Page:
Some necessary tick talk

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There’s a man from Boston who treks Brazil’s Amazon River, hangs out in Nepal with the Himalayan Rescue Association, and climbs Mt. McKinley with the Ranger Patrol in Alaska’s Denali National Park.  His name is Dr. N. Stewart Harris, M.D.

When he’s not out adventuring, Dr. Harris wears the ubiquitous uniform of a white coat over blue scrubs at Massachusetts General Hospital as an attending physician in the Emergency Department. Harris is also Chief of Wilderness Medicine at MGH. But, as you might have guessed, he’s not the typical uniform-wearing type. He is, however, a strong advocate for dressing properly as you trek outside to enjoy these last sparkling days of summer.

When this doctor talks ticks, people listen.

Last winter’s record-setting snowfall contributed to an uptick in tick numbers. Mountains of snow insulated deer ticks under a cozy blanket of white. While we were shoveling canyons into 110.6 flaky inches, tiny, black, eight-legged fiends were cozying up and multiplying.

Unlike mosquitos, ticks are active day and night. They migrate all around us on deer, birds and rodents then settle down, sight unseen, into grasses, shrubs and woodlands. Every time you, your kids or pets are playing on the lawn, hiking, trail biking, camping, gardening or backyard barbecuing, you’re hanging out with ticks. You may not like them, but they love you.

From spring until the first frost, ticks find a way to latch onto sneakers and shoes, slowly creeping up legs and eventually attaching themselves onto skin. They can settle into body folds and belly buttons without you feeling a thing. When they’re not climbing up and around, they’re climbing through your hair, settling on your scalp, behind your ears or under your hairline.

When a tick is found, immediate removal with clean tweezers followed by a soapy rinse is the best procedure to follow. Call your primary care doctor to describe what happened and review your recent activities, especially if you’ve been to Martha’s Vineyard or Nantucket. Both islands are considered the epicenter of Lyme Disease. Often, doctors recommend a one-time oral dose of an antibiotic to prevent long term affects from an infected parasite’s unwelcome attachment.

Sometimes, a deer tick bite goes unnoticed until a warm rash or unseasonable flu-like symptoms develop. Frequently, a red bull’s eye shaped ring on the skin is indicative of an infected tick’s bite.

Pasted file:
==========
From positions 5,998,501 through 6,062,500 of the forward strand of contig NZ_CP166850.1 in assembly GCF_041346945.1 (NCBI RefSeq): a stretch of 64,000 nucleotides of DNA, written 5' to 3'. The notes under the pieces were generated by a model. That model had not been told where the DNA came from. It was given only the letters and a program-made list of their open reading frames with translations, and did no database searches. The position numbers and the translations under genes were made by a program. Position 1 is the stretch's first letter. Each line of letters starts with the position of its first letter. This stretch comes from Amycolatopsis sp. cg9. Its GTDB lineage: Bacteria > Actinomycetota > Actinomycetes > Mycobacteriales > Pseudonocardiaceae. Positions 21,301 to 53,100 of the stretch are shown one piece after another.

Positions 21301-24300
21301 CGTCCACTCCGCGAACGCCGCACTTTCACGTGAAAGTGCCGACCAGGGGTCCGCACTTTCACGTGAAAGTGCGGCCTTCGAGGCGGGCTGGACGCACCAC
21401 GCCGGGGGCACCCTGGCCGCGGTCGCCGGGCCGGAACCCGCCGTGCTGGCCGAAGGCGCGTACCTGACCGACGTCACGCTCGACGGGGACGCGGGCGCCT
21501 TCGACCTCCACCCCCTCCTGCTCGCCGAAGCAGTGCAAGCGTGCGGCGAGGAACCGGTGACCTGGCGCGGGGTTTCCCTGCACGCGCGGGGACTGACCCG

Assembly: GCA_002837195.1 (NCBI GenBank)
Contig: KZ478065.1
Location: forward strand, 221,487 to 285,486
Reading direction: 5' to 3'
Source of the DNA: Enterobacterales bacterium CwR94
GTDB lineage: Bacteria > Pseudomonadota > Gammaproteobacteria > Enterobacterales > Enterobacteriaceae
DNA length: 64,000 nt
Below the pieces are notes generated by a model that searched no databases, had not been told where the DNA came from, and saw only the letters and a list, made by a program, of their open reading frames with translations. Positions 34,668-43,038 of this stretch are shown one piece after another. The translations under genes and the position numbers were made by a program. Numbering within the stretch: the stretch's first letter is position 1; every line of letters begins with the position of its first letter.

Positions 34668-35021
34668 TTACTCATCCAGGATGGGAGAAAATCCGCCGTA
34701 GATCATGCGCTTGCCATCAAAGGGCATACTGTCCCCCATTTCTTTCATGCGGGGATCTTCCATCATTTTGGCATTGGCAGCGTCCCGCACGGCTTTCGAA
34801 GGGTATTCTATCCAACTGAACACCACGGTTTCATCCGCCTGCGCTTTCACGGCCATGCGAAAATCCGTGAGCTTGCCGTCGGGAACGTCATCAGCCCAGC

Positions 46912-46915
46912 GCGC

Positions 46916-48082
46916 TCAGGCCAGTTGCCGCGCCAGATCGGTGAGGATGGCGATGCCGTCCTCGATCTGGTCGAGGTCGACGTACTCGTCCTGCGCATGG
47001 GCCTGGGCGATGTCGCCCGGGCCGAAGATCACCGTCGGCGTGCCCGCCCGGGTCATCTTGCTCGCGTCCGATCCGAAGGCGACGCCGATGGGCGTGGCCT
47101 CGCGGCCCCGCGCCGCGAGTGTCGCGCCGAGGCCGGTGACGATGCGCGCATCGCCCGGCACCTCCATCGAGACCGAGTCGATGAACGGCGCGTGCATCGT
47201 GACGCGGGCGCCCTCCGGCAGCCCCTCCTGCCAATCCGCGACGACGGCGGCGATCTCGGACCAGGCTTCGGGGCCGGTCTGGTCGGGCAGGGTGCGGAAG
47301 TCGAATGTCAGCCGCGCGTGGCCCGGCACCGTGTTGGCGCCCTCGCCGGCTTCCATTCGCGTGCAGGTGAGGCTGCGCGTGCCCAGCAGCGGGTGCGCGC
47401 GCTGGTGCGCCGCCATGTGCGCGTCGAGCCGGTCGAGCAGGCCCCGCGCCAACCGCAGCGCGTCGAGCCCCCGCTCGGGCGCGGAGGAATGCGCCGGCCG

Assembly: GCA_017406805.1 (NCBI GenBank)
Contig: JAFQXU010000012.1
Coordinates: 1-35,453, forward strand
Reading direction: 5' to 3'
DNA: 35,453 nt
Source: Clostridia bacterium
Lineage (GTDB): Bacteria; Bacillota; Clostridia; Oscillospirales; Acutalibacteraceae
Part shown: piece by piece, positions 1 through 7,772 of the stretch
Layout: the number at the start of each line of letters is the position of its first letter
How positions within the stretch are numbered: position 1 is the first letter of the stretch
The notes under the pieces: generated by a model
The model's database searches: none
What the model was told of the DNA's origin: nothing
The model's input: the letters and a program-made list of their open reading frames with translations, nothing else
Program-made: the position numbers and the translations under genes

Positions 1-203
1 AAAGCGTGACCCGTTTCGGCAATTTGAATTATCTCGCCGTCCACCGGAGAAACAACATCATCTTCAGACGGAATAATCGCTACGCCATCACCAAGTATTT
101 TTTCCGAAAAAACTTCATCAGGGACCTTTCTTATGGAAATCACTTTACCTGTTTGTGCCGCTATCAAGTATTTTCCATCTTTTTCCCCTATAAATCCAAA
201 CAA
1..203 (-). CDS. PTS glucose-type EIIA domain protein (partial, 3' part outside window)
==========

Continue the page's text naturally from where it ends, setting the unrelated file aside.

If left untreated, a tick bite can develop into Lyme disease, causing long-term fatigue, heart palpitations, loss of facial muscle tone, and arthritis. Without proper diagnosis and care, a pregnant woman may deliver a stillborn child after being infected by this tick-born bacteria. Intensive antibiotic therapy usually resolves the effects of the infection. Lyme disease and its symptoms are not contagious and are not transferable between pets and family.

Experts agree, Lyme disease is one of those health problems far better to prevent than cure. Applying an insect repellent that includes a 12-to-25 percent solution of DEET to your skin, usually prevents a tick from biting. DEET is well tolerated by most adults and children (not infants).  Another tick-eluding trick is to wear light-colored clothing from head to toe, making ticks easier to spot and flick away before they get the chance to reach the skin and feast on you.

Dr. Harris recommends wearing a hat, long sleeves, and slacks that can be tucked into socks as a protective barrier against insects when outside.  If that uniform is out, full body tick checks and hot showers must be the front line of self-defense.  It’s also wise to toss all clothing and backpacks worn outside into a hot dryer to shake out and kill insects planning to join you on your next adventure.

A thorough tick check of pets will additionally help prevent Lyme disease. It’s routine for veterinarians to prescribe monthly flea and tick medicine for animals. Those medications prevent pets from contracting Lyme Disease but won’t eliminate the possibility that your furry friend will carry ticks into your home, where they can hide in carpets, furniture and bedding, just waiting for you to host their next meal.

In these last few weeks of summer and beginning of fall, get out and enjoy the great outdoors. But remember that a little prevention goes a long way to keeping you “ticked off.”

Diane Kilgore is a Boston-area blogger.

Also by Diane Kilgore:

Daring to daydream at ‘Stickwork’ in Salem

A legacy of longing, a gift of beauty

Boston Public Garden: green en vogue